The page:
As the ruthless Empire collapses from its rotten core outward, an Imperial barge is trapped on top of a dying Stardog when an attempted hijacking and assassination go horribly wrong. Trying to save its human cargo, the Stardog flees to the last place anyone expected – the long-lost Denaari motherworld.

Crawling from the crash are the Leaguesmen who control the Stardogs’ pilots by fear and force, and plan to assassinate Princess Shari, the criminal Yak gang, who want to kill everyone and take control of a rare Stardog for their own, and an entourage riddled with plots, poisons, and treason. But Shari and her assassin-bodyguard have plans of their own…

Stranded on the Denaari Motherworld, the castaway survivors will have to cooperate to survive. Some will have to die.

And some, if they make it to the Stardogs breeding ground, will have to learn what it means to love.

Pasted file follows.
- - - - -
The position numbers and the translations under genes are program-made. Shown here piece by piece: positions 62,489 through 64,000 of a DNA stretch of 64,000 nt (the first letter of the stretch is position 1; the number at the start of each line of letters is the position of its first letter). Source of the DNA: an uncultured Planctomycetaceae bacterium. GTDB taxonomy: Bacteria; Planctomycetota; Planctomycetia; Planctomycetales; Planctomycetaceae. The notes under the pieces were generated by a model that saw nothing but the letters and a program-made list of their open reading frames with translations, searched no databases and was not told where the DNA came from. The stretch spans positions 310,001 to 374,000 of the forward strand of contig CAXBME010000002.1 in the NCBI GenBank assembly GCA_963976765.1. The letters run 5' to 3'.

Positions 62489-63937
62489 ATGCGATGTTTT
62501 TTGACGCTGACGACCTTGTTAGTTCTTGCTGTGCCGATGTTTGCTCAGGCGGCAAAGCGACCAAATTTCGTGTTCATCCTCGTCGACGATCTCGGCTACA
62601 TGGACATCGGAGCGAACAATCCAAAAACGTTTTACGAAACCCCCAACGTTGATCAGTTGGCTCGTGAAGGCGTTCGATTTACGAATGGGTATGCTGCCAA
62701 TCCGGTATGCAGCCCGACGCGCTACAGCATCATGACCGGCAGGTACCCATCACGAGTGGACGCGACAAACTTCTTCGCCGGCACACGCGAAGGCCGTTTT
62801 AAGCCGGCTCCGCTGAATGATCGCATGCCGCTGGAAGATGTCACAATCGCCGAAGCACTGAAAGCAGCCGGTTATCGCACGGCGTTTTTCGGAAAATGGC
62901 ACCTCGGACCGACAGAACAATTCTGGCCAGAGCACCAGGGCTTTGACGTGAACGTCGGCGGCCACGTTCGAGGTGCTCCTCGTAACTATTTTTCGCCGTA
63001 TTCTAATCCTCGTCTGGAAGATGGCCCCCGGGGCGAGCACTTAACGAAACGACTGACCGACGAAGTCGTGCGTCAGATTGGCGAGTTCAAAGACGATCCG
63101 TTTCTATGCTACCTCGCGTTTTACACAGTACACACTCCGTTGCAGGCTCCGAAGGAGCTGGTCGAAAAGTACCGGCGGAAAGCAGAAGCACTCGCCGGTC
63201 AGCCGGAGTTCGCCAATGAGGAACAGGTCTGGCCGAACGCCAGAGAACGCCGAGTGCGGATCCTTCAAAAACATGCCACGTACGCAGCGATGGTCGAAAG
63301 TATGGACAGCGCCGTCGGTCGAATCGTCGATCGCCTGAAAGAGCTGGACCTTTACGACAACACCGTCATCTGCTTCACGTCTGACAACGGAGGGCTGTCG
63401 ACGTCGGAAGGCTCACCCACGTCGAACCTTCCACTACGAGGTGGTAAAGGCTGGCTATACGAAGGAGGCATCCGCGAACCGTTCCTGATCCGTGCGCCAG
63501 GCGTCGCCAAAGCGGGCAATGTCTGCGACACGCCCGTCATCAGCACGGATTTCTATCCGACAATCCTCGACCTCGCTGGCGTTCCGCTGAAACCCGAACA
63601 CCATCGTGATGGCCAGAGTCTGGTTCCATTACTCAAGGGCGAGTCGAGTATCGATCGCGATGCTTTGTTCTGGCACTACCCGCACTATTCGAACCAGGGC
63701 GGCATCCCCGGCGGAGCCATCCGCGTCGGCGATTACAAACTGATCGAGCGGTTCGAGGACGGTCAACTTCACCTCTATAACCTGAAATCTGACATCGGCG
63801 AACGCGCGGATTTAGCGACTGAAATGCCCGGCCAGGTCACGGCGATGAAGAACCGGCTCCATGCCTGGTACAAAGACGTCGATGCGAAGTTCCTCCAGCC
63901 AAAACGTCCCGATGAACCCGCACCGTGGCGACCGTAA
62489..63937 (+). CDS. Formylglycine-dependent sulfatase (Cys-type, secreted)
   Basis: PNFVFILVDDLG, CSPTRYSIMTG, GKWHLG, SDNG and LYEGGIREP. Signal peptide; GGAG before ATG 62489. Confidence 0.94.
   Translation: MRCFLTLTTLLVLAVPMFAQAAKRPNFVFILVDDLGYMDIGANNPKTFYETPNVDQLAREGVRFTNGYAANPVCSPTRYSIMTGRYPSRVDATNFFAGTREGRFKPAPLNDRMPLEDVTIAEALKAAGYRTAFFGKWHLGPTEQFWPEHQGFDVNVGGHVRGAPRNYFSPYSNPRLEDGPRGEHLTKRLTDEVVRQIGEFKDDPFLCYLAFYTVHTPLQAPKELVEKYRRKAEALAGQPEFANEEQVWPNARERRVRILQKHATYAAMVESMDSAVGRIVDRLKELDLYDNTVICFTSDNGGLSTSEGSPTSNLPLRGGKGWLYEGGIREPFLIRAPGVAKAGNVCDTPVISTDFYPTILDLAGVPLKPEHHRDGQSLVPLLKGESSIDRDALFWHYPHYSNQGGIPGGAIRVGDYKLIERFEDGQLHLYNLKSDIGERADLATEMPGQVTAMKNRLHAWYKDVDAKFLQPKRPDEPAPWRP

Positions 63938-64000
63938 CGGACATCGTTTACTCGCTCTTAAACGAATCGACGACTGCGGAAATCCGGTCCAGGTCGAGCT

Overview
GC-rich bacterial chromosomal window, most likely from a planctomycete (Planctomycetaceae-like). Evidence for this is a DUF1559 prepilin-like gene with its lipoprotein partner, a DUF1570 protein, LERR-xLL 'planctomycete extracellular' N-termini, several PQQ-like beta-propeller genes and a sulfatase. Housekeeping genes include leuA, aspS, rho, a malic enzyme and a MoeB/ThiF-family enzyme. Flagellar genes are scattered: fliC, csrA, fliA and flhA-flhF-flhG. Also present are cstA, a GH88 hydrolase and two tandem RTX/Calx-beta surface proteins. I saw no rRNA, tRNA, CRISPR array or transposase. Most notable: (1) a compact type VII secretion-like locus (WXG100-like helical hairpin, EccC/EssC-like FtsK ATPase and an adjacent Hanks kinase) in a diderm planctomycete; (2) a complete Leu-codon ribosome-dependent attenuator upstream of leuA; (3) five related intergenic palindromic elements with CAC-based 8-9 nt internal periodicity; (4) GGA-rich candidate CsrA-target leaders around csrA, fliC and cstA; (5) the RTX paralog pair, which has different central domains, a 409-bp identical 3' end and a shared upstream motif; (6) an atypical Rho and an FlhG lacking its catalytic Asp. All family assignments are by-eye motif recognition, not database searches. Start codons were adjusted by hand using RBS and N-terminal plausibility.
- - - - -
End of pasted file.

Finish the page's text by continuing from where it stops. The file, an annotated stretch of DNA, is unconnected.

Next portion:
witchfindercoverfinalWitchfinder (Magical Empires)

In Avalon, where the world runs on magic, the king of Britannia appoints a witchfinder to rescue unfortunates with magical power from lands where magic is a capital crime. Or he did. But after the royal princess was kidnapped from her cradle twenty years ago, all travel to other universes has been forbidden, and the position of witchfinder abolished. Seraphim Ainsling, Duke of Darkwater, son of the last witchfinder, breaks the edict. He can’t simply let people die for lack of rescue. His stubborn compassion will bring him trouble and disgrace, turmoil and danger — and maybe, just maybe, the greatest reward of all.

 

Trickster ebook cover

Trickster Noir (Pixie for Hire)